With an intent to bring transparency and minimum government - maximum governance, the Faceless Assessment Scheme, 2019 was introduced. Soon thereafter, the Faceless Assessment Scheme, 20201 was introduced. Faceless Assessment has changed the way in which tax audits are being carried on. With team-based and technology driven tax audit, the faceless assessment has itself brought in a new set of challenges for the taxpayers. Taxpayers are facing issues such as lack of infrastructure to respond, lack of personal hearing, difficulty in explaining the nature of transaction in absence of personal interaction, etc. While the Faceless Assessment Scheme has provisions for virtual hearing and passing of a draft assessment order for taxpayer’s response and thereafter finalising the assessment order based on the taxpayer’s response, taxpayers have filed writ before High Courts as the orders were passed without giving proper opportunity to the taxpayer.
Recently, the Madras High Court2 have delved on a writ challenging the order passed under faceless assessment scheme.
We, at BDO in India, have summarised the ruling of the Madras High Court and provided our comments on the impact of this decision hereunder:
Facts of the case
The taxpayer filed a writ petition before the HC praying to quash the order passed under section 143(3) read with sections 143(3A) and 143(3B) of the Income-tax Act, 1961 (IT Act) i.e., under the Faceless Assessment Scheme. Under the Faceless Assessment Scheme, a show-cause notice accompanied with draft assessment order dated 10 March 2021 was issued. The taxpayer had sought an adjournment for the purpose of collating materials necessary to substantiate its stand. However, the order was passed without taking note of the request of the taxpayer for adjournment. The adjournment request was neither rejected nor duly intimated to the taxpayer. Thus, the taxpayer had assailed the abovesaid order on the ground that it was passed contrary to the principles of natural justice.
High Court order
The HC set aside the impugned order as there was an apparent violation of principles of Natural Justice. Further, the HC ruled:
- The taxpayer will comply with the directions in show-cause notice dated 10 March 2021 and intimate the Tax Officer accordingly within three weeks.
- The Revenue Authorities must facilitate receipt of such reply by enabling the portal to receive the objections of taxpayer.
- Upon receipt of objections, the Revenue Authorities will hear the taxpayer and take forward the assessment and complete the same in accordance with law.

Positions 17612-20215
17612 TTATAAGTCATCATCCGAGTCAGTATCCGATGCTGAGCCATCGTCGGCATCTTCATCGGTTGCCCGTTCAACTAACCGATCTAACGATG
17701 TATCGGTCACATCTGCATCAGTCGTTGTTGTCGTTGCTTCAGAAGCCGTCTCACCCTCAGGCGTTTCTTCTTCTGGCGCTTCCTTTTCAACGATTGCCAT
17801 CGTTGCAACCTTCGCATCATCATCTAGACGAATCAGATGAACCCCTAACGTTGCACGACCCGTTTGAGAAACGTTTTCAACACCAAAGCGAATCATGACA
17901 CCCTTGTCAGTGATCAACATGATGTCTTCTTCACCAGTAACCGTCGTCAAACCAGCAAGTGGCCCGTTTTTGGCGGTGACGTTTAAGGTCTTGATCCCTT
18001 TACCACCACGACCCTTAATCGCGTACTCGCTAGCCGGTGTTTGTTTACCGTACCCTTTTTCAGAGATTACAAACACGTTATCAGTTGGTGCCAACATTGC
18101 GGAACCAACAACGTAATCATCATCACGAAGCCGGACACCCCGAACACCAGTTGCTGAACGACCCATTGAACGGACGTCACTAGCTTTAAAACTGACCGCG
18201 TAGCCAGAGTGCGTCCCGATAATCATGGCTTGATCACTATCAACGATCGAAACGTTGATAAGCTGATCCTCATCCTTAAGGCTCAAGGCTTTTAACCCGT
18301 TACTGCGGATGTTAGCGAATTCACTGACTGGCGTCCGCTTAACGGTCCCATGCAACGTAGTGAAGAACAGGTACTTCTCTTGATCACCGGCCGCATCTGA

This Ruling brings into fore the challenges pertaining to inadequate time given for responding, not taking cognizance of adjournment requests etc. Recently, there have been instances wherein taxpayers were not given an opportunity to be heard over video conferencing even after requests were made. This ruling will help those taxpayers in whose case the principle of natural justice was compromised. Also, recently in case of KBB Nuts Private Limited3, the Delhi HC has set aside the order passed under faceless assessment scheme as the tax officer had not considered the submission made by the taxpayer and thereby principle of natural justice was not followed.
It is also pertinent to note that apart from Madras HC and the Delhi HC, the Telangana and Bombay HCs also had occasions to delve on similar issues. In the case of Shelf Drilling Offshore Services (India)4, the Bombay HC stayed the operation and implementation of the impugned order as it observed that the order was passed in stark violation of principles of natural justice. The hearing is now scheduled on 21 June 2021.
In another case of Axis Wind Farms (Anantpur) Private Limited5, before the Telangana HC, the taxpayer submitted that the assessment order was passed without providing a personal hearing and without considering the documentary evidence. The HC observed that allegations made by the taxpayer were true because in spite of specific requests made by the taxpayer for personal hearing, the Revenue Authority did not provide the same and the documentary evidence does not appear to have been considered while passing the order. Therefore, the HC granted interim stay as prayed by taxpayer. The matter is listed on 20 July 2021.
It is also pertinent to note that post the introduction of the Faceless Assessment Scheme, the Faceless Penalty Scheme6 and Faceless Appeal Scheme7 were also introduced. With the glitches being faced at the assessment level, one needs to wait and watch how the entire gamut of Faceless Litigation pans out in India.
1Our alert on Faceless Assessment Scheme, 2020 can be read at https://www.bdo.in/en-gb/insights/alerts-updates/direct-tax-alert-lok-sabha-passes-taxation-and-other-laws-(relaxation-and-amendment-of-certain-prov
2Magick Woods Exports Private Limited vs ACIT(NeAC) (Writ Petition No 10693 of 2021)
3KBB Nuts Private Limited vs National Faceless Assessment Centre & Anr [WP (C) 5234/2021, CM Nos 16065-67/2021]
4Shelf Drilling Offshore Services (India) vs DCIT [Writ Petition (L) No 10949 of 2021]
5Axis Wind Farms (Anantpur) Private Limited vs Union of India and Others (IA No 1 of 2021 and WP No 11812 of 2021)